nine. hopefully senator warren will join me and make it a gang of ten. i have a good perspective to be the son of columbian immigrants, i couldn't be happy to go down and work with senators and get the comprehensive bill done. it's the right thing to do. >> are there other parts of president obama's agenda you would be signing on if you get elected today? >> i'm ashamed only four republicans voted for the background check bill. i would be one of the ones going down to work for that. i have credibility as a former s.e.a.l.s and get more democrats on board. we need to make our communities safer. >> if you don't win today, you're probably not done with politics. what about this experience say i might do this again, run again in 2014. >> i've had a great time. i'm highly confident we'll pull out our vote and be successful tonight. people are enthused to vote for
me. congressman markey spent millions of dollars from his group, outside group painting me as somebody i'm not. hard to get somebody to vote against somebody where my people are voting me. >> good luck on the campaign trail. thanks for coming on. we'll watch the returns. >> appreciate it. >> much more on the final hours of this special election. by the way, we contacted the markey campaign and invited them to come on this morning and they weren't able to come on. go to the website for more on this race. we'll be back with the gaggle and new revelations that the irs wasn't just targeting conservative groups. first white house soup of the day herb swiss charred and feta. we'll be right back. i can help you narrow it down. ok thanks. this one's smudge free. smudge-free. really? and this one beeps when you leave the door open. upgrade your laundry room and kitchen appliances during red white and blue savings.
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supreme court ruled the line item veto unconstitutional making president clinton the first and only u.s. president to ever have the power to cross items out of a budget law for about a year. of course we're watching the supreme court at this hour where several major decisions could be announced in just a few moments, just after 10:00 waiting for justice to hand down decisions on constitutionality, federal defense of marriage act, whether or not a section of the 1965 voting rights act is outdated. we're now learning it wasn't just conservative groups targeted by the irs. a new report shows liberal groups were in the irs line of sight as well. is this turning into a story of republicans overplaying their hand or more of a story about the white house's struggle to get ahead of a bad news cycle. lets bring in our gaggle. michelle bernard, nbc colleague, kristen walker and tracy. michelle, let me start with you.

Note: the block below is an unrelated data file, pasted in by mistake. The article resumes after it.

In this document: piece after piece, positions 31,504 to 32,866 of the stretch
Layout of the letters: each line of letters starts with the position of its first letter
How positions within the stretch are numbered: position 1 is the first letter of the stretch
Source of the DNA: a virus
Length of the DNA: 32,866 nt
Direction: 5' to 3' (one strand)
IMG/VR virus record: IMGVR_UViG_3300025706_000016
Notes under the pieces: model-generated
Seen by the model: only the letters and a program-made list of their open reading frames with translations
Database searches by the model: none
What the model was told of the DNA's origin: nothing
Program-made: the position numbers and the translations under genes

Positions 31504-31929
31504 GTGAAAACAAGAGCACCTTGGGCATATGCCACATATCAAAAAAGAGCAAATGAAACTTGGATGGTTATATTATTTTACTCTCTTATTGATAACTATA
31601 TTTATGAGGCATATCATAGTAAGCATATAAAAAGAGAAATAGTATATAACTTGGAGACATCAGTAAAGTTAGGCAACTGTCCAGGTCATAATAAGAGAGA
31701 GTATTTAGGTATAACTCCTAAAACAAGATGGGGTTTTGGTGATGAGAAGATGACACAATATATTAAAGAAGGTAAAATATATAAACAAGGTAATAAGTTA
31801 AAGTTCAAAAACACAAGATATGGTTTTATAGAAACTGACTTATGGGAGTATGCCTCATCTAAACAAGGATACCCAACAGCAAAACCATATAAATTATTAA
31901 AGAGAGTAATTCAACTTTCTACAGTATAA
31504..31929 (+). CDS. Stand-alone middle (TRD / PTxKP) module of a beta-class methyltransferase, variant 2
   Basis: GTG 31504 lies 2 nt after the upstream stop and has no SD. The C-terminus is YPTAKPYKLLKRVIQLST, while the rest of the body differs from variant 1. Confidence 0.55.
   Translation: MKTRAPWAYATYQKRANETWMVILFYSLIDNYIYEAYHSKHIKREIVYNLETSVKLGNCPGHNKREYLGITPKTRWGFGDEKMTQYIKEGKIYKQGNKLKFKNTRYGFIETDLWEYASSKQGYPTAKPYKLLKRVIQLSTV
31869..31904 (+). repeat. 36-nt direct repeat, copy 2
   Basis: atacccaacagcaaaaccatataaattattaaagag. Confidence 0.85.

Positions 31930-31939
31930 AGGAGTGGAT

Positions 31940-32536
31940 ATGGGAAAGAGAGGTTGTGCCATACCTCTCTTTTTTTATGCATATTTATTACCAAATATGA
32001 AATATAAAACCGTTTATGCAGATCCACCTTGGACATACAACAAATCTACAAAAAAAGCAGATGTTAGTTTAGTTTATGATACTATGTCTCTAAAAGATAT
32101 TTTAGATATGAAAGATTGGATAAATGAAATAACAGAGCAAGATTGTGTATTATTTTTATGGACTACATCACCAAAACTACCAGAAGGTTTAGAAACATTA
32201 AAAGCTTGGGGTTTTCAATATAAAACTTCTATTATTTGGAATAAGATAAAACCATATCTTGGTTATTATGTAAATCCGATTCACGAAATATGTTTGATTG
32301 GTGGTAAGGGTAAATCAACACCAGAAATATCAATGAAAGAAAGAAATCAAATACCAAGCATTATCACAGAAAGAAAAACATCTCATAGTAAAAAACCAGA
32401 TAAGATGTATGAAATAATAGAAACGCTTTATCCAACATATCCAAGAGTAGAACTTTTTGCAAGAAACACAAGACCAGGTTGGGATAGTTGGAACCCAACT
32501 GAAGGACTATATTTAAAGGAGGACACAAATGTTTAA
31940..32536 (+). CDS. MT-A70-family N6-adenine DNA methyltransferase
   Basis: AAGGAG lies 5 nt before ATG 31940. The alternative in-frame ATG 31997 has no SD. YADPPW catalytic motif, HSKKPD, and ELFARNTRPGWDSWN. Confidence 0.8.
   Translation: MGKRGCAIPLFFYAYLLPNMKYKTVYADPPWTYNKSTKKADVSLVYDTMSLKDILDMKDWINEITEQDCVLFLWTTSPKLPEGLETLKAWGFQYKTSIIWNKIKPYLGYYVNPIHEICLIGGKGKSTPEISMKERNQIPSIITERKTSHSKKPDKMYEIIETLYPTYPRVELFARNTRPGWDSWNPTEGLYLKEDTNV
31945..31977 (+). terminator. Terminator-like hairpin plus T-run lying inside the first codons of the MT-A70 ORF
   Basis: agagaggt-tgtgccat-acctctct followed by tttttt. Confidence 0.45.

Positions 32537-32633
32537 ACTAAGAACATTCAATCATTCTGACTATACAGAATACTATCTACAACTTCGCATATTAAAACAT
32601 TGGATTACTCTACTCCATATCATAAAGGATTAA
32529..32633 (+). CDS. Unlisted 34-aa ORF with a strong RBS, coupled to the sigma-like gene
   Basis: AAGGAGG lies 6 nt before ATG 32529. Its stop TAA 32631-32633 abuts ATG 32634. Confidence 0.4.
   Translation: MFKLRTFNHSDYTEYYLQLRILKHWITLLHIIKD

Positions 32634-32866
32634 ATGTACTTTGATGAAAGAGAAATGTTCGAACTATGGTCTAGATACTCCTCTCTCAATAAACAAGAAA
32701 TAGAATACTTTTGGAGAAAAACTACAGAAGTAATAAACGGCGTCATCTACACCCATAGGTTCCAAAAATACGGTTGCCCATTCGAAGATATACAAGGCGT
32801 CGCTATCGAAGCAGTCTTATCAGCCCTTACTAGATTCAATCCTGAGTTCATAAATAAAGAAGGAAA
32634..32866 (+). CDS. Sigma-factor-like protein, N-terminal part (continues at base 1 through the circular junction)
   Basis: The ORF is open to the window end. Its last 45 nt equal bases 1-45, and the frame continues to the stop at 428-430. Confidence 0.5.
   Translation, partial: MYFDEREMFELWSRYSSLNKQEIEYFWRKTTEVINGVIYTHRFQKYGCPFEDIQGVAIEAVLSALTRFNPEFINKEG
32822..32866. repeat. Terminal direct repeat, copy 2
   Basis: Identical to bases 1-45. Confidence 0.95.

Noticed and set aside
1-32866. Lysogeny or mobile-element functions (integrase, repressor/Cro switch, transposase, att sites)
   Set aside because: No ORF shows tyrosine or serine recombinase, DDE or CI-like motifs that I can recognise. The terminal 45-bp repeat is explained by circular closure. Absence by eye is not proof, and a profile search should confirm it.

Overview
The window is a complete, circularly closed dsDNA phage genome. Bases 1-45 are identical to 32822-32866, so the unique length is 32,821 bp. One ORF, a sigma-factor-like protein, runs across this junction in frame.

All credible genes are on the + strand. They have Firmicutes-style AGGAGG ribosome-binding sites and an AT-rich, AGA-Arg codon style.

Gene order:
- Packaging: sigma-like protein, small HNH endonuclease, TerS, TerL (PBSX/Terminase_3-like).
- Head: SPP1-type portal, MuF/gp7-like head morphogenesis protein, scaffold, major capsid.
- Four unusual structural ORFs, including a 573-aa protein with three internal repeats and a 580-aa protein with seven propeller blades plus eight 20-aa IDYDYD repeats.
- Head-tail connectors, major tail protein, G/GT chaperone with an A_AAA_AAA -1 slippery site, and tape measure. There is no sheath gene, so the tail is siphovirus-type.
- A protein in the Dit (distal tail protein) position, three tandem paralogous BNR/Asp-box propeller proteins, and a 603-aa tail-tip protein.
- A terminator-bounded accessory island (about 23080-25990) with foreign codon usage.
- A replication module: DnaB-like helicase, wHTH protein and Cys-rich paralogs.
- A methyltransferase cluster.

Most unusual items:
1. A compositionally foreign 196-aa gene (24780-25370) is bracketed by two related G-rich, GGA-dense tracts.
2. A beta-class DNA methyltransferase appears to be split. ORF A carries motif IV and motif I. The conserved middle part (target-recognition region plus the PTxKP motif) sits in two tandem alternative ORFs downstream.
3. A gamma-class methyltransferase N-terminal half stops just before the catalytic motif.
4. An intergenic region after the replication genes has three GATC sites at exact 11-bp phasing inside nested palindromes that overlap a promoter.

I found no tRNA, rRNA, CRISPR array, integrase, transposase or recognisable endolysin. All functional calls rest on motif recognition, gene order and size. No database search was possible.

the irs scandal looks like it's a bureaucratic scandal. >> it is. >> not the political scandal that republicans were wish they had come up with. >> absolutely. it appears they have really overplayed their hand. it's still a scandal, a problem. this is not what the irs is supposed to be doing. this kind of behavior is absolutely horrific. that being said the republican party was trying to make this into something so absolutely awful. now we find out they were looking at democratic groups as republican. >> i might argue was it horrific or an overwhelmed irs agency on 501 c 4s and they hold -- i think one of the things we haven't talked about is the shadiness of the law and maybe that is the issue. kristen you and i watched this white house frankly stumble out of the gate in their response to this. almost they were so fearing the political impact that they sort of gave it -- their lack of reaction gave it legs.